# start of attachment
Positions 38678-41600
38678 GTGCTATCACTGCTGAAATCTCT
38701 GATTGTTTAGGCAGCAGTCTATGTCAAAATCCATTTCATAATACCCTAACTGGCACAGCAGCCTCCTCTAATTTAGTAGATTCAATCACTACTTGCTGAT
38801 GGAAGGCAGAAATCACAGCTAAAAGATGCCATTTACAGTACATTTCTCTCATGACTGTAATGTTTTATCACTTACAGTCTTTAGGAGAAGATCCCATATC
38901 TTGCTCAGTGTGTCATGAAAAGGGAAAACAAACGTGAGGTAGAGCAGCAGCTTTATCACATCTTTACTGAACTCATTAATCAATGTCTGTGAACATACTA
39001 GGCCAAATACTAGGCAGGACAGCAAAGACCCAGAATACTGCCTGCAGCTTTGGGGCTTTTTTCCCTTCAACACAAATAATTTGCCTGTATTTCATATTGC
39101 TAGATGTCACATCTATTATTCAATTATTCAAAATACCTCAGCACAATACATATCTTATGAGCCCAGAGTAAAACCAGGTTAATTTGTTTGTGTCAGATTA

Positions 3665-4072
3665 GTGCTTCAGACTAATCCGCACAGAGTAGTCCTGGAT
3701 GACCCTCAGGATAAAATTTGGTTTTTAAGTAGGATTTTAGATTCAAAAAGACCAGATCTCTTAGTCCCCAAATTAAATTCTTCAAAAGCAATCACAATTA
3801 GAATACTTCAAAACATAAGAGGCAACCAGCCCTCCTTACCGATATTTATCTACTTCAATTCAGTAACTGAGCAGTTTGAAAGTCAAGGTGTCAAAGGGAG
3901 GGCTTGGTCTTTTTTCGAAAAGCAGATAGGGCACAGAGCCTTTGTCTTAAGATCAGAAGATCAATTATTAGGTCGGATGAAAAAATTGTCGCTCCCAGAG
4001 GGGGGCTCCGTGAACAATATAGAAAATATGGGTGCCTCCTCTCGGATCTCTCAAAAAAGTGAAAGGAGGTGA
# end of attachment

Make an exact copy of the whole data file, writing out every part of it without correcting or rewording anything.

Positions 38678-41600
38678 GTGCTATCACTGCTGAAATCTCT
38701 GATTGTTTAGGCAGCAGTCTATGTCAAAATCCATTTCATAATACCCTAACTGGCACAGCAGCCTCCTCTAATTTAGTAGATTCAATCACTACTTGCTGAT
38801 GGAAGGCAGAAATCACAGCTAAAAGATGCCATTTACAGTACATTTCTCTCATGACTGTAATGTTTTATCACTTACAGTCTTTAGGAGAAGATCCCATATC
38901 TTGCTCAGTGTGTCATGAAAAGGGAAAACAAACGTGAGGTAGAGCAGCAGCTTTATCACATCTTTACTGAACTCATTAATCAATGTCTGTGAACATACTA
39001 GGCCAAATACTAGGCAGGACAGCAAAGACCCAGAATACTGCCTGCAGCTTTGGGGCTTTTTTCCCTTCAACACAAATAATTTGCCTGTATTTCATATTGC
39101 TAGATGTCACATCTATTATTCAATTATTCAAAATACCTCAGCACAATACATATCTTATGAGCCCAGAGTAAAACCAGGTTAATTTGTTTGTGTCAGATTA

Positions 3665-4072
3665 GTGCTTCAGACTAATCCGCACAGAGTAGTCCTGGAT
3701 GACCCTCAGGATAAAATTTGGTTTTTAAGTAGGATTTTAGATTCAAAAAGACCAGATCTCTTAGTCCCCAAATTAAATTCTTCAAAAGCAATCACAATTA
3801 GAATACTTCAAAACATAAGAGGCAACCAGCCCTCCTTACCGATATTTATCTACTTCAATTCAGTAACTGAGCAGTTTGAAAGTCAAGGTGTCAAAGGGAG
3901 GGCTTGGTCTTTTTTCGAAAAGCAGATAGGGCACAGAGCCTTTGTCTTAAGATCAGAAGATCAATTATTAGGTCGGATGAAAAAATTGTCGCTCCCAGAG
4001 GGGGGCTCCGTGAACAATATAGAAAATATGGGTGCCTCCTCTCGGATCTCTCAAAAAAGTGAAAGGAGGTGA